How to Replace Fireplace Hearth Stones

Updated July 20, 2017

A fireplace is a good addition to any home. During the winter, a warm fire is an economic and effective way to keep the chill out and maintain a comfortable temperature. However, using a fireplace regularly can leave its mark. Stained or damaged hearth stones can ruin the look. Replacing the hearth will instantly give your fireplace a facelift.

Wedge a crowbar between the mantel and the wall it is attached to. Gently pry the mantel away from the wall until it is released and can be lifted away from the fireplace.

Remove the hearth floor, using a demolition hammer fitted with a chisel bit. Break away the old hearth flooring until you reach the concrete base. Clear away all the pieces of old hearth and sweep the debris with a broom.

Mix thinset grout according to the manufacturer's directions. Apply a layer of grout over the cleared area of the hearth, using a trowel. Smooth the grout so it is evenly distributed.

Attach the suction cups about 2/3 inch away from either end of the slab. Ask a friend to help you lift the hearth. Lower the new slab of hearth onto the wet grout, using industrial suction cups. The hearth should be flush, with the floor around it. If the slab is resting higher than the floor, bang it down with a rubber hammer. For a low-set slab, lift it out using the industrial suction cups and add more grout. Lower the slab over the grout.

Fill any gaps between the hearth slab and the interior firebox with grout, using the trowel. The firebox is the area inside the fireplace where the wood is placed.

Wipe away any excess grout on the slab or in the firebox with a cloth.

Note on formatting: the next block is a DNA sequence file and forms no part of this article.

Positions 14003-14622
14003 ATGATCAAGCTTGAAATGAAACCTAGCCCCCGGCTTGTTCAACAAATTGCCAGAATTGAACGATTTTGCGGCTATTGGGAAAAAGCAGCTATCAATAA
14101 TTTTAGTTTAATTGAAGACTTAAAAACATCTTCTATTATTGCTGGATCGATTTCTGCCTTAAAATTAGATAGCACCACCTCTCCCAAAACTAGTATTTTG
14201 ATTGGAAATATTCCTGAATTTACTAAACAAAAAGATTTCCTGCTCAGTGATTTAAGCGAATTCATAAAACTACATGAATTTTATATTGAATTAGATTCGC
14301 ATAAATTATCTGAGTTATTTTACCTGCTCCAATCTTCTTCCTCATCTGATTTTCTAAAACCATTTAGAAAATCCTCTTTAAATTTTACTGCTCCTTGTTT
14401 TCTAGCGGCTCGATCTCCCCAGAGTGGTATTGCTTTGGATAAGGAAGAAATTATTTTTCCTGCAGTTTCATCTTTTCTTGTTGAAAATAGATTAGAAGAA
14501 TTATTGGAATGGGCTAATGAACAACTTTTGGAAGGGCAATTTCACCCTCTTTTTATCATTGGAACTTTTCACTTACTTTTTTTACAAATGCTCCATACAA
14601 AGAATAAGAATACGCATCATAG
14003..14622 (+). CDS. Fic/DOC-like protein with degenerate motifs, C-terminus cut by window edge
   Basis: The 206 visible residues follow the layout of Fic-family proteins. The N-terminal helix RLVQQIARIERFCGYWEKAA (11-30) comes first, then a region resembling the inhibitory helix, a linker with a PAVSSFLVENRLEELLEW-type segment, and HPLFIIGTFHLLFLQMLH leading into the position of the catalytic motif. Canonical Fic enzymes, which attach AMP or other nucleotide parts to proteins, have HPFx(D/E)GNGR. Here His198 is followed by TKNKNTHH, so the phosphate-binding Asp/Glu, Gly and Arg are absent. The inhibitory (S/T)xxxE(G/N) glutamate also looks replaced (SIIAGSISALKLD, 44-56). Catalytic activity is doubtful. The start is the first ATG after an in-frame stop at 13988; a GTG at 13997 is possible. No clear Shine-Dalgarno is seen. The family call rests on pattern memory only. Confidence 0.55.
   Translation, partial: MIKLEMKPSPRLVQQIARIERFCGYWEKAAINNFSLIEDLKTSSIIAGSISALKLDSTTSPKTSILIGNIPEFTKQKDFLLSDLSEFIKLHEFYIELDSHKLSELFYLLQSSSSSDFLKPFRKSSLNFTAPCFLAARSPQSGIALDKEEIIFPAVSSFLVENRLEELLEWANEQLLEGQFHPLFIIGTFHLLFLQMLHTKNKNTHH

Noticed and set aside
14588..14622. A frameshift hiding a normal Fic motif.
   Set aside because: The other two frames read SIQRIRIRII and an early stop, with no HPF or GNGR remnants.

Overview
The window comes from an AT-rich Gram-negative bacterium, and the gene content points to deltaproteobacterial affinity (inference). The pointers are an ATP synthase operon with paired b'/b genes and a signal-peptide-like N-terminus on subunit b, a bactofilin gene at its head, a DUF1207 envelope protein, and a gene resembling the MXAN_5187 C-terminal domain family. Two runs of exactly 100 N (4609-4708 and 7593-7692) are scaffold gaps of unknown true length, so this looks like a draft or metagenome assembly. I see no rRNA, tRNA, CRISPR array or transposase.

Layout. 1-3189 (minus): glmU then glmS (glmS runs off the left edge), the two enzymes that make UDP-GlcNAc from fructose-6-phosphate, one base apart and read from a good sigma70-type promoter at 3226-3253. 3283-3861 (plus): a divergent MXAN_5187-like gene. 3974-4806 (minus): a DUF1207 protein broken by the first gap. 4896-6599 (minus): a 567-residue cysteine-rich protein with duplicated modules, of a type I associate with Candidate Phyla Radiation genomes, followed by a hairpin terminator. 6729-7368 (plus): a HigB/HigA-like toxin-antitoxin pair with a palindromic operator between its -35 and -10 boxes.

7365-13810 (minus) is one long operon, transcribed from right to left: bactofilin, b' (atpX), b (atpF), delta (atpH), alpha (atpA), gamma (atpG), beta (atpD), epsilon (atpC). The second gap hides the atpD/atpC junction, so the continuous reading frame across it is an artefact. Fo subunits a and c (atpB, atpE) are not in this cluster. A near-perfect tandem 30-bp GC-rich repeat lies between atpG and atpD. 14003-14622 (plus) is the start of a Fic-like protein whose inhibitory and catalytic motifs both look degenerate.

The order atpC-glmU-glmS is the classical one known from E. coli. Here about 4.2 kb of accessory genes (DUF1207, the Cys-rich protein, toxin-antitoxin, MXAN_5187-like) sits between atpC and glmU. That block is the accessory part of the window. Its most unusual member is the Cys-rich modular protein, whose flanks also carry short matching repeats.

Spread grout onto the back of the pieces of the side coverings of the hearth.

Press the side pieces of the hearth onto the facade of the fireplace. Check if the pieces are aligned.

Lay the top piece of the hearth on top of the side coverings. Apply grout on the back of the top covering with the trowel and then press the grout firmly onto the hearth. Allow the grout to dry overnight.

Nail the mantel back in place with a nail gun and finishing nails. Nail the mantle at an angle to secure it in place without damaging the surface of the mantel.

Things You'll Need

  • Crowbar
  • Demolition hammer
  • Chisel bit
  • Broom
  • Thinset grout
  • Industrial suction cups
  • Rubber hammer
  • Cloth
  • Hearth coverings
  • Pneumatic nail gun
  • Finishing nails
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About the Author

Based in New Jersey, Michelle Raphael has been writing computer and technology articles since 1997. Her work has appeared in “Mac World” magazine and “PC Connections” magazine. Raphael received the George M. Lilly Literary Award in 2000. She holds a Bachelor of Arts in political science from California State University.